The second category in which a reluctant child reader may be classified under is the Dormant category, which is when they like to read but often don't have the time or don't make time for reading. Jobe and Dayton-Sakari found evidence for this from their research when they found the excuse for many reluctant readers was that they were too busy to read. Many children have too many scheduled events and are caught in the web of immediacy, which prevents them from having time to read. Thus another alliterate is developed. The third catergory in which some reluctant readers may fall under is the Uncommitted category. Children who are uncommitted do not like to read but may do so in the future. An example of this is that they find it easier to watch a video or television that is until they learn how beneficial reading can be. Helping parents understand the reasons behind their child's reluctance to read is key to the success of the child becoming interested in reading. When parents are aware of the specific reason for their child's reluctance, then they can go about the appropriate strategies to help their child develop an interest in reading (Brummitt-Yale, 2008).
How to attract/motivate reluctant readers into reading?
Earl and Maynard(2006) claim that it is vital that parents of reluctant readers are involved with helping their child overcome reluctance, as parental input is crucial to a child's education. They go on to explain that if this input is provided at an early stage, then reluctance to read is more likely to be successfully overcome and may even offer prevention as well as cure. Baker's(2003) research backs up Earl and Maynard's claims as he found that supportive home environments foster motivation for reading, which leads to more frequent voluntary reading, which improves reading achievement. Bowker and Pettigrew (2009) advocate strategies for parents including; reading aloud with your child, reading with enthusiasm, and letting the child select the reading material so reading will be a fun enjoyable experience.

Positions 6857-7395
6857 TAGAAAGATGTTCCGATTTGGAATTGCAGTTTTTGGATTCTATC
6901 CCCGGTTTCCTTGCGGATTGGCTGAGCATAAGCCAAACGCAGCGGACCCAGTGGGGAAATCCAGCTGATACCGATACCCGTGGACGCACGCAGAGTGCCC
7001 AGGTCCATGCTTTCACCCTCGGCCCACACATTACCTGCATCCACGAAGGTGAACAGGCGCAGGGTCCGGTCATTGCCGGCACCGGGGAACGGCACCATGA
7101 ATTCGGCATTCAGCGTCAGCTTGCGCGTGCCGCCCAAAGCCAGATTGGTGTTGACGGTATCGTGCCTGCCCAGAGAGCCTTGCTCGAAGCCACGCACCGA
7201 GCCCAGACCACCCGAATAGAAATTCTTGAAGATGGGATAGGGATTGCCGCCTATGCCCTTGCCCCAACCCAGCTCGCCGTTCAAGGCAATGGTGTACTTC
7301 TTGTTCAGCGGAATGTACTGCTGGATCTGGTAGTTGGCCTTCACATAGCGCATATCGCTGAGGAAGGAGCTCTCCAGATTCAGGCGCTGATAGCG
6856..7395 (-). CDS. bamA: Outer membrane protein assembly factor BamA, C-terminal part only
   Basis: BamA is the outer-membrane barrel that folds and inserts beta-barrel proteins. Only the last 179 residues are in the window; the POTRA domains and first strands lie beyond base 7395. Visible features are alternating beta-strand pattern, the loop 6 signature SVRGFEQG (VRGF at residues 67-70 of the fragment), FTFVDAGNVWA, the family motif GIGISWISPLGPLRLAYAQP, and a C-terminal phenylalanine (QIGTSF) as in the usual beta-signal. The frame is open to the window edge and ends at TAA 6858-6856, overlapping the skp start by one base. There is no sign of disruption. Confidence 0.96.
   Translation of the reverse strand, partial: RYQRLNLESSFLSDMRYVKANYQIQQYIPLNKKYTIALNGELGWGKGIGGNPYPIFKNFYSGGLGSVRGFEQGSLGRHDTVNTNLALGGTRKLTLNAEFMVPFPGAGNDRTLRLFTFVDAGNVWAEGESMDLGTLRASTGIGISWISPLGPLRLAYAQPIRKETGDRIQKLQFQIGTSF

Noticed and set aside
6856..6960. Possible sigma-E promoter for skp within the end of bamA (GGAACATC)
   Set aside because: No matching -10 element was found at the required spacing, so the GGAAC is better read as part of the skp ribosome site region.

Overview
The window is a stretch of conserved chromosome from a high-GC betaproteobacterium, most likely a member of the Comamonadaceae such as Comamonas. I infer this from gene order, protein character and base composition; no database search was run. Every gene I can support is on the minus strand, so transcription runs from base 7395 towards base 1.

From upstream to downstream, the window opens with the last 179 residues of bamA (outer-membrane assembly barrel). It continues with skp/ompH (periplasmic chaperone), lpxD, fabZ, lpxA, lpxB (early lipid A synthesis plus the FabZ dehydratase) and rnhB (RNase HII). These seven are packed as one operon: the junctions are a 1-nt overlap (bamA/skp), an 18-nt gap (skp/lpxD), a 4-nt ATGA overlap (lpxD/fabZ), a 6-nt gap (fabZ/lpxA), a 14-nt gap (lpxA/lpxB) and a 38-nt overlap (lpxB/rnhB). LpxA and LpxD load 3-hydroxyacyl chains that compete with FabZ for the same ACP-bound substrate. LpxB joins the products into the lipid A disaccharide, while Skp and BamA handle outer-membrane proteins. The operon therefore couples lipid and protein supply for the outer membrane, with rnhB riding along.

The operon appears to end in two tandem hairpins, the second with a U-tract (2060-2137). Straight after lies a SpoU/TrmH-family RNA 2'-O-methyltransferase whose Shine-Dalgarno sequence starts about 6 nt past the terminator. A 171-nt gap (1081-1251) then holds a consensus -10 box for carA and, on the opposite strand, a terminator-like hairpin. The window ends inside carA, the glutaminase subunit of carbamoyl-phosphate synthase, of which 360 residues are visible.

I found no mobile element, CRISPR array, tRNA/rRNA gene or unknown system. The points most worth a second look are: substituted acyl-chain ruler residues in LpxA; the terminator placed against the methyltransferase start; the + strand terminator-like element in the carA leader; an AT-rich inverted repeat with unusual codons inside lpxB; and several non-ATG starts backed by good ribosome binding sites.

For children who have no interest in reading, Frasher (1978) argues that interest can be forged by capitalizing on the personal interests of reluctant readers and orienting reading programs around these interests. This is in keeping with Hout's (2005) theory of helping reluctant children read as she maintains the key to motivating a reluctant reader to read is by creating interest: "A positive reading experience motivates a reluctant reader to read more; it helps build confidence in their reading ability and enforces in their mind that reading can be enjoyable or beneficial". Brummitt-Yale (2008) found that when children chose reading materials that reflect their lives, interests and personalities, they became more interested in reading. The BBC (2003) highlights the vast amount of alternatives that can rouse reluctant reader's attention such as comics and graphic novels. Krashen (1993, citied in Crawford, 2004) claims that graphic novels are an invaluable tool for motivating reluctant readers due to their strong appeal to children. Furthermore in terms of the issues with boys and reading, it has been found that reluctant boys find reading useful when they read practical texts such as manuals and non-fiction to engage their interest.
From the literature reviewed, it was clear that reading reluctance in children can be helped in two ways, specifically through parental input and by making reading interesting. I felt that the different literature were unanimous in this conclusion, hence why these two approaches were promoted heavily in the leaflet.